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G.R. No.

L-21450 April 15, 1968 counsel, granted the latter a period of five days
within which to answer the motion. Upon its failure to
SERAFIN TIJAM, ET AL., plaintiffs-appellees, file such answer, the Court granted the motion for
vs. execution and the corresponding writ was issued.
MAGDALENO SIBONGHANOY alias GAVINO
SIBONGHANOY and LUCIA BAGUIO, defendants, Subsequently, the Surety moved to quash the writ on
MANILA SURETY AND FIDELITY CO., INC. (CEBU the ground that the same was issued without the
BRANCH) bonding company and defendant- required summary hearing provided for in Section 17
appellant. of Rule 59 of the Rules of Court. As the Court denied
the motion, the Surety appealed to the Court of
F. S. Urot and G. A. Uriate for plaintiffs-appellees. Appeals from such order of denial and from the one
Carlos J. Cuizon for defendants Gavino Sibonghanoy denying its motion for reconsideration (Id. p. 97). Its
and Lucia Baguio. record on appeal was then printed as required by
Villaluz Law Office, Velasco Law Office, Pages and the Rules, and in due time it filed its brief raising
Soberano for defendant-appellant Manila Surety and therein no other question but the ones covered by
Fidelity Company, Inc. the following assignment of errors:
DIZON, J.: I. That the Honorable Court a quo erred in issuing its
On July 19, 1948 — barely one month after the order dated November 2, 1957, by holding the
effectivity of Republic Act No. 296 known as the incident as submitted for resolution, without a
Judiciary Act of 1948 — the spouses Serafin Tijam and summary hearing and compliance with the other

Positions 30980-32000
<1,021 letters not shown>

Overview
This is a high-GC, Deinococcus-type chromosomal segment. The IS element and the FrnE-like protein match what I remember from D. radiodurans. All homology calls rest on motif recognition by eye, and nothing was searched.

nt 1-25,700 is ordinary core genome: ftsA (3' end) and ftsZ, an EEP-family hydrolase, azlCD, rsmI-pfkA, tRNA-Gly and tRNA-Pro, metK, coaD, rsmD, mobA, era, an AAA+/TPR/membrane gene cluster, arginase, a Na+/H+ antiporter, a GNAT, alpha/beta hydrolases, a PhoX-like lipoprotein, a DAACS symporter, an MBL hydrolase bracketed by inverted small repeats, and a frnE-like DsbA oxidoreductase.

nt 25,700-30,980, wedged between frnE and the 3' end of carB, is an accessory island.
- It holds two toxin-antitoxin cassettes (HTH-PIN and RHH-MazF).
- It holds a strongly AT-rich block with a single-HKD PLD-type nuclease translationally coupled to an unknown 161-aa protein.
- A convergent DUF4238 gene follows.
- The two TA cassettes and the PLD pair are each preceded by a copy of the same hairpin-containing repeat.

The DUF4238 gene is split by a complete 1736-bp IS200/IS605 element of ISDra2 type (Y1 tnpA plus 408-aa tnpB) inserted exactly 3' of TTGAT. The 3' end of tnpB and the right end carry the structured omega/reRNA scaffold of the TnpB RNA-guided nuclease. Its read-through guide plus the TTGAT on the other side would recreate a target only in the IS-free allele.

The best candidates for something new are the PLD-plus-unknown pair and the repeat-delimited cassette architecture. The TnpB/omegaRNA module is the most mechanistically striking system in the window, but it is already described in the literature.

Felicitas Tagalog commenced Civil Case No. R-660 in mandatory requirements provided for in Section 17,
the Court of First Instance of Cebu against the Rule 59 of the Rules of Court.
spouses Magdaleno Sibonghanoy and Lucia Baguio II. That the Honorable Court a quo erred in ordering
to recover from them the sum of P1,908.00, with legal the issuance of execution against the herein bonding
interest thereon from the date of the filing of the company-appellant.
complaint until the whole obligation is paid, plus
costs. As prayed for in the complaint, a writ of III. That the Honorable Court a quo erred in denying
attachment was issued by the court against the motion to quash the writ of execution filed by the
defendants' properties, but the same was soon herein bonding company-appellant as well as its
dissolved upon the filing of a counter-bond by subsequent motion for reconsideration, and/or in not
defendants and the Manila Surety and Fidelity Co., quashing or setting aside the writ of execution.
Inc. hereinafter referred to as the Surety, on the 31st
of the same month. Not one of the assignment of errors — it is obvious —
raises the question of lack of jurisdiction, neither
After being duly served with summons the directly nor indirectly.
defendants filed their answer in which, after making
some admissions and denials of the material Although the appellees failed to file their brief, the